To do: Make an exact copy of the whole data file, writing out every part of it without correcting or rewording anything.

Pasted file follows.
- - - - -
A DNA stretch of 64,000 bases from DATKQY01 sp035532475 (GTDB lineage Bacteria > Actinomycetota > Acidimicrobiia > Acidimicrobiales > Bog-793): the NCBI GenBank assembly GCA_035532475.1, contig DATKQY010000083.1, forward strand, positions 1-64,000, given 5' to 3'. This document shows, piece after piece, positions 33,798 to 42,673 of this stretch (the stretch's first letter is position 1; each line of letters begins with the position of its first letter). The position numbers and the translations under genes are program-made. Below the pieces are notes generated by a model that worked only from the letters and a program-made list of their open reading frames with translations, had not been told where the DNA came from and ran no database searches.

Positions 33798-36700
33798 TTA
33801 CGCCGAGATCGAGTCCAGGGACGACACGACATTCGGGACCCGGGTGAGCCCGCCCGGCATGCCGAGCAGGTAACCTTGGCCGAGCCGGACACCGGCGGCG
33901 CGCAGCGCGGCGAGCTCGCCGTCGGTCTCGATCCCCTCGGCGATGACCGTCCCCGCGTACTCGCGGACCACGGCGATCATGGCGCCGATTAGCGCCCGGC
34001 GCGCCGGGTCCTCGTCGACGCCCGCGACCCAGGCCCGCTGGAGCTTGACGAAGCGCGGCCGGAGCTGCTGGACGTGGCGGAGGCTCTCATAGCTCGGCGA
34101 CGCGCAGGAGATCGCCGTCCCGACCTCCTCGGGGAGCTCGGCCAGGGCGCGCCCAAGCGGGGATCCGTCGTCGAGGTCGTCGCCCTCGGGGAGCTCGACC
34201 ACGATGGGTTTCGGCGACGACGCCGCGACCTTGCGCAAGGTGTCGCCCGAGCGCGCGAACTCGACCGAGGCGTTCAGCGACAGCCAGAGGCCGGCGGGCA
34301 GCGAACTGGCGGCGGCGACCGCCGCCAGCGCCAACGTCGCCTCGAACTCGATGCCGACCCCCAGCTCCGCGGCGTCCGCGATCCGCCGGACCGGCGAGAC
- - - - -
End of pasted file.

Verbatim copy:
A DNA stretch of 64,000 bases from DATKQY01 sp035532475 (GTDB lineage Bacteria > Actinomycetota > Acidimicrobiia > Acidimicrobiales > Bog-793): the NCBI GenBank assembly GCA_035532475.1, contig DATKQY010000083.1, forward strand, positions 1-64,000, given 5' to 3'. This document shows, piece after piece, positions 33,798 to 42,673 of this stretch (the stretch's first letter is position 1; each line of letters begins with the position of its first letter). The position numbers and the translations under genes are program-made. Below the pieces are notes generated by a model that worked only from the letters and a program-made list of their open reading frames with translations, had not been told where the DNA came from and ran no database searches.

Positions 33798-36700
33798 TTA
33801 CGCCGAGATCGAGTCCAGGGACGACACGACATTCGGGACCCGGGTGAGCCCGCCCGGCATGCCGAGCAGGTAACCTTGGCCGAGCCGGACACCGGCGGCG
33901 CGCAGCGCGGCGAGCTCGCCGTCGGTCTCGATCCCCTCGGCGATGACCGTCCCCGCGTACTCGCGGACCACGGCGATCATGGCGCCGATTAGCGCCCGGC
34001 GCGCCGGGTCCTCGTCGACGCCCGCGACCCAGGCCCGCTGGAGCTTGACGAAGCGCGGCCGGAGCTGCTGGACGTGGCGGAGGCTCTCATAGCTCGGCGA
34101 CGCGCAGGAGATCGCCGTCCCGACCTCCTCGGGGAGCTCGGCCAGGGCGCGCCCAAGCGGGGATCCGTCGTCGAGGTCGTCGCCCTCGGGGAGCTCGACC
34201 ACGATGGGTTTCGGCGACGACGCCGCGACCTTGCGCAAGGTGTCGCCCGAGCGCGCGAACTCGACCGAGGCGTTCAGCGACAGCCAGAGGCCGGCGGGCA
34301 GCGAACTGGCGGCGGCGACCGCCGCCAGCGCCAACGTCGCCTCGAACTCGATGCCGACCCCCAGCTCCGCGGCGTCCGCGATCCGCCGGACCGGCGAGAC